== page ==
(373e) Fischer-Tropsch Synthesis in Microstructured Reactors: from Laboratory to Commercial Systems
AIChE Annual Meeting
Wednesday, November 15, 2006 - 2:30pm to 3:00pm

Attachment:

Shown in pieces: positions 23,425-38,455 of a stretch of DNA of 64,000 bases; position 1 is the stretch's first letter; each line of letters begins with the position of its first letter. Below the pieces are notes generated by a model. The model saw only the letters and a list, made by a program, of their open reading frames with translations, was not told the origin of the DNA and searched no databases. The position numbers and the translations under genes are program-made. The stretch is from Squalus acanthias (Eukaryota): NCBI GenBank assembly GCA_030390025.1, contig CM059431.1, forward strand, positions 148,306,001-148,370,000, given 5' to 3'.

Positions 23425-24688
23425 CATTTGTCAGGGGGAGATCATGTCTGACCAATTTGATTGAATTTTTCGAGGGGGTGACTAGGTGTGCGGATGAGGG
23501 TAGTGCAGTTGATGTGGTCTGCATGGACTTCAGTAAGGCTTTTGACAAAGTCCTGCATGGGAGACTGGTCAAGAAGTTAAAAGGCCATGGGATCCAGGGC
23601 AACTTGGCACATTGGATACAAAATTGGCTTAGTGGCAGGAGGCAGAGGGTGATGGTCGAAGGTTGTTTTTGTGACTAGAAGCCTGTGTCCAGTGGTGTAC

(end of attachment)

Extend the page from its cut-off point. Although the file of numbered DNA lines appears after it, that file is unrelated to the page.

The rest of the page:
The GTL process is the result of concerted technical effort at the turn of the last century to produce motor fuels from Germany's plentiful coal supplies. Franz Fischer and Hans Tropsch developed processes in the 1920's to convert CO and hydrogen to higher hydrocarbons using iron and cobalt catalysts. The technology was successfully commercialized during the 1930's and 1940's. Interest in the FT process waned in the post-war years, but was later adopted by Sasol of South Africa. In recent years, interest in the FT process has intensified in response to a global increase in oil prices and potential shocks to production. At present several commercial FT processes are used: a tubular fixed bed, slurry bed, fluid bed, and circulating fluid bed. All processes are operated with a Gas Hourly Space Velocity (GHSV) less than 1000 hr-1 with a selectivity to the undesired methane side product near 10%. Methane production is a strong function of temperature, as the catalyst temperature increases with the exothermic reaction, the methane selectivity continues to rise. The use of microstructured reactors for GTL has demonstrated improved temperature control and reduced methane selectivity for GHSV's greater than 10,000 hr-1, but in small capacity reactors. The scaleup challenge of enhanced FT performance in large scale microstructured reactors has not yet been addressed in the literature. This work will describe the key steps to scaleup of the technology, including flow distribution, manuafacturing, and catalyst integration and stability. Technologies have been developed to minimize flow maldistribution across multichannel devices with hundreds to thousands of parallel channels. Similarly, manufacturing methods have been developed for the multichannel devices. Catalyst performance at the large scale has matched that at the small scale. These topics are woven to explore the commercial development of the technology.